A range of improvements have been recommended to the current heavy vehicle charging system to ensure it is more practical and fair according to a discussion paper released by the National Transport Commission (NTC) for public consultation today.
The NTC’s Acting Chief Executive, George Konstandakos said the Heavy vehicle charges review discussion paper was developed collaboratively with industry representatives and governments.
“We have been working closely with industry and governments to identify potential improvements to the current charging system,” said Mr Konstandakos.
“We’ve found that while the current system has achieved its primary objective of ensuring industry pays its fair share of government spending on roads, changes could be made to ensure the system is fairer, easier to understand and more transparent.”
Some of the proposed changes outlined in the discussion paper include:
- ensuring the principles which guide how the NTC calculates charges take account of how operators use different vehicles combinations. The way these principles are interpreted should also be made explicit in any charges review.
- exploring how to further improve the accuracy of the data which is used to calculate charges
- ensuring the cost of registering heavy vehicles better reflects the way operators use different vehicle combinations
- exploring an axle grouping charge, i.e. under the current heavy vehicle charging system charges are calculated based on the assumption that articulated vehicle classes such as B-doubles retain their configuration during the financial year. However, operators may use the prime mover and trailers to form another combination. In contrast, an axle grouping charge uses the number of axles in each group to determine the charge.
- exploring whether it is more equitable to increase the fuel-based road user charge and reduce the registration charge so low-mileage operators are charged more fairly for their use of the roads.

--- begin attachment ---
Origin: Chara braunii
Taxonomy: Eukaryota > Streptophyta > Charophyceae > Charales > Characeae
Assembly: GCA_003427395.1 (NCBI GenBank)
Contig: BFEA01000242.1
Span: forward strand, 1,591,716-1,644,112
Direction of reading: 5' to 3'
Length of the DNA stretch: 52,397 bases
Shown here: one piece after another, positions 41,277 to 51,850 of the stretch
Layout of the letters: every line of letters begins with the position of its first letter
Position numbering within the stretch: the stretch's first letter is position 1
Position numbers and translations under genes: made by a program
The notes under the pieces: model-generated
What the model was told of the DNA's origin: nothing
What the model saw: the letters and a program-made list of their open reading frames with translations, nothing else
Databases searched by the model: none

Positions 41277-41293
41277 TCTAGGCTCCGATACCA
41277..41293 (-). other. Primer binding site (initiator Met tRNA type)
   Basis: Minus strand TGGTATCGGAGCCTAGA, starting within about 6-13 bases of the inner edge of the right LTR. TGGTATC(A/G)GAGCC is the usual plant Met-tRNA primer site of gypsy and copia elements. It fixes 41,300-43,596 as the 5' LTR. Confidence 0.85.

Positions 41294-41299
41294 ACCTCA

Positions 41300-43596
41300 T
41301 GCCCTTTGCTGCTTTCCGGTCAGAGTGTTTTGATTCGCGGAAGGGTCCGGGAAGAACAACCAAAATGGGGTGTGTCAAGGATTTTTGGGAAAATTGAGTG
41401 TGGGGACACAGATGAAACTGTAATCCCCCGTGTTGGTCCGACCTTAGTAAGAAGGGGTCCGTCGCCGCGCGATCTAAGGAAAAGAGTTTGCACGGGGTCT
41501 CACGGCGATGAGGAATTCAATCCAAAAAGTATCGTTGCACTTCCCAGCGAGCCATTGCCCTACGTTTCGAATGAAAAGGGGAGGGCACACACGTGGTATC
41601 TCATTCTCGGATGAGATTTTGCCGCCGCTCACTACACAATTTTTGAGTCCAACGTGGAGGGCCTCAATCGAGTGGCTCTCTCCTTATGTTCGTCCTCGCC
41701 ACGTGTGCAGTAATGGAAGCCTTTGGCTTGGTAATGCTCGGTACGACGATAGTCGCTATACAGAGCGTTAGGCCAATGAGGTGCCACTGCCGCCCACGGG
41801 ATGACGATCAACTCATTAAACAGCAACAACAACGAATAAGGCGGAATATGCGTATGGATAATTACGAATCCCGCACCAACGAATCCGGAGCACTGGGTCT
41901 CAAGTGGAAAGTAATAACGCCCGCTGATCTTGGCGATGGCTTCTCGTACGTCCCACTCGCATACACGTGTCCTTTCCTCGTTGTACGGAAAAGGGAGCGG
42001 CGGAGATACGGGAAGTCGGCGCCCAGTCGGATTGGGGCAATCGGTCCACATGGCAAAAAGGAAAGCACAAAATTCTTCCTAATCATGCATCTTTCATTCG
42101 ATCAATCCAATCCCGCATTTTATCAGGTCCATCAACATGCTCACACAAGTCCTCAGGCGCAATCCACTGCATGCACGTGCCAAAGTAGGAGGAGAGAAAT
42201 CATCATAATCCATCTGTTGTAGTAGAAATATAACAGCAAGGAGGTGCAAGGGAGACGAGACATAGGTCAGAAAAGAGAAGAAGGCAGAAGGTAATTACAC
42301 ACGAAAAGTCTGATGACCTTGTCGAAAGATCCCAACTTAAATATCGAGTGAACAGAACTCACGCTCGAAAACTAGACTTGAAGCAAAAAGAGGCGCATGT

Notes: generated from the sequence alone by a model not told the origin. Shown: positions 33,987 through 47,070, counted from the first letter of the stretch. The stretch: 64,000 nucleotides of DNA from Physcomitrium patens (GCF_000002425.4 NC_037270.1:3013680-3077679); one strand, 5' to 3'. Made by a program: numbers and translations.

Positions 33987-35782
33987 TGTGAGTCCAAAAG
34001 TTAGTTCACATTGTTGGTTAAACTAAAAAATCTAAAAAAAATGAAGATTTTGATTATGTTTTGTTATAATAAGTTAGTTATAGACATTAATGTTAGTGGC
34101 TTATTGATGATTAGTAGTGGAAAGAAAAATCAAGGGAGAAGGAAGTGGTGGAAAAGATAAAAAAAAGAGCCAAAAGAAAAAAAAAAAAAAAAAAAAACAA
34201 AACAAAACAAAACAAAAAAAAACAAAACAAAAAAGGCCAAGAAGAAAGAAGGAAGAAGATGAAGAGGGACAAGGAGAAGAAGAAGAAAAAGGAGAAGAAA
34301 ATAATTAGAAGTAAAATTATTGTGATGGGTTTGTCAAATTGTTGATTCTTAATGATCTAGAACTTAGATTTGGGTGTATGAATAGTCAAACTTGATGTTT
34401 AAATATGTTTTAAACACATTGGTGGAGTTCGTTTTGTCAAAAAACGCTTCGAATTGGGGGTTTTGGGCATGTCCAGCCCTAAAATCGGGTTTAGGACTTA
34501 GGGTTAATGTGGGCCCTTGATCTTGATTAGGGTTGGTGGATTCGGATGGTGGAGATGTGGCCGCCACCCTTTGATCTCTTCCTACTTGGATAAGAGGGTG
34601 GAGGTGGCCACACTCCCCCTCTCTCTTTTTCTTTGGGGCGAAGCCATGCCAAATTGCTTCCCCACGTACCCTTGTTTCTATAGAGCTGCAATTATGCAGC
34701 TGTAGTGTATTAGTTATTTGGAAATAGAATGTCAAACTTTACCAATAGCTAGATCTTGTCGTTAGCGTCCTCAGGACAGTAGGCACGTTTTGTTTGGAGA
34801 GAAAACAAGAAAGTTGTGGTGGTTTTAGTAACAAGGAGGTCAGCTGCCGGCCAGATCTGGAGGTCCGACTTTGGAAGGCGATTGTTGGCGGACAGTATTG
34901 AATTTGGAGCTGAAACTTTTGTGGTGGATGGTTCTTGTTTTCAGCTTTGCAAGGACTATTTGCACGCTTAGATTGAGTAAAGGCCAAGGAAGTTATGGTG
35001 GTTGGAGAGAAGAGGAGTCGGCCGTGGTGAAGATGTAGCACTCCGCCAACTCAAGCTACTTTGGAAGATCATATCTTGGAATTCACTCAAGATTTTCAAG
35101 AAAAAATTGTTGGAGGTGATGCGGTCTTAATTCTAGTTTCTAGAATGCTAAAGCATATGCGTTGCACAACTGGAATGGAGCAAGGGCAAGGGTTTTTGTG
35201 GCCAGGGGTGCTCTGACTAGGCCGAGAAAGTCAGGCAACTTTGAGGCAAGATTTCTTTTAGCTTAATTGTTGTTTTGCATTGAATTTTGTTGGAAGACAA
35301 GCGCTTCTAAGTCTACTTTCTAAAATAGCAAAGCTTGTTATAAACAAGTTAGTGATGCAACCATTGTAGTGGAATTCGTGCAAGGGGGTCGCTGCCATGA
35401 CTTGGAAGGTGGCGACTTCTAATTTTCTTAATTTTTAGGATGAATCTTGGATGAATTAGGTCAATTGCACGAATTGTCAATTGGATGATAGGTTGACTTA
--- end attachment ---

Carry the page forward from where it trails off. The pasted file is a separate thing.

Mr Konstandakos said the NTC is keen to hear from industry and governments about their views on the proposed changes.
“We’re holding a series of public consultation forums around the country during March to generate awareness and discussion about the proposed recommendations contained in the paper,” said Mr Konstandakos.
“We encourage anyone interested in learning more about the review and having their say to register to attend one of the consultation forums by calling toll free 1800 503 082 or registering online at www.emgevents.com/event/ntc/”
“The NTC would also like to thank everybody who has contributed to this review so far, particularly those industry and government representatives who have shared their valuable time and expertise with us,” said Mr Konstandakos.
The Heavy vehicle charging review discussion paper can be downloaded from the NTC website: http://www.ntc.gov.au/DocView.aspx?DocumentId=2380
Submissions on the discussion paper close on 2 April 2013 and will inform the final findings and recommendations the NTC will present to the Standing Council on Transport and Infrastructure (SCOTI) in May 2013.
SCOTI approved the NTC undertaking the heavy vehicle charging review in February 2012, as part of a new heavy vehicle charges ‘determination’.
‘Determination’ refers to the process the NTC undertakes to review the way heavy vehicle charges are set, including making specific recommendations on what the charges should be.
This review is the first stage of the determination, which must be completed by 1 July 2014.
The review and determination being undertaken by the NTC is a separate project to the Heavy Vehicle Charging and Investment Reform, which has its own Board and project team.
The NTC’s review and determination seek to enhance the heavy vehicle charging system in its current form and within the current institutional framework. The HVCI project is developing recommendations for the future of heavy vehicle charges which would exist under new institutional and governance arrangements.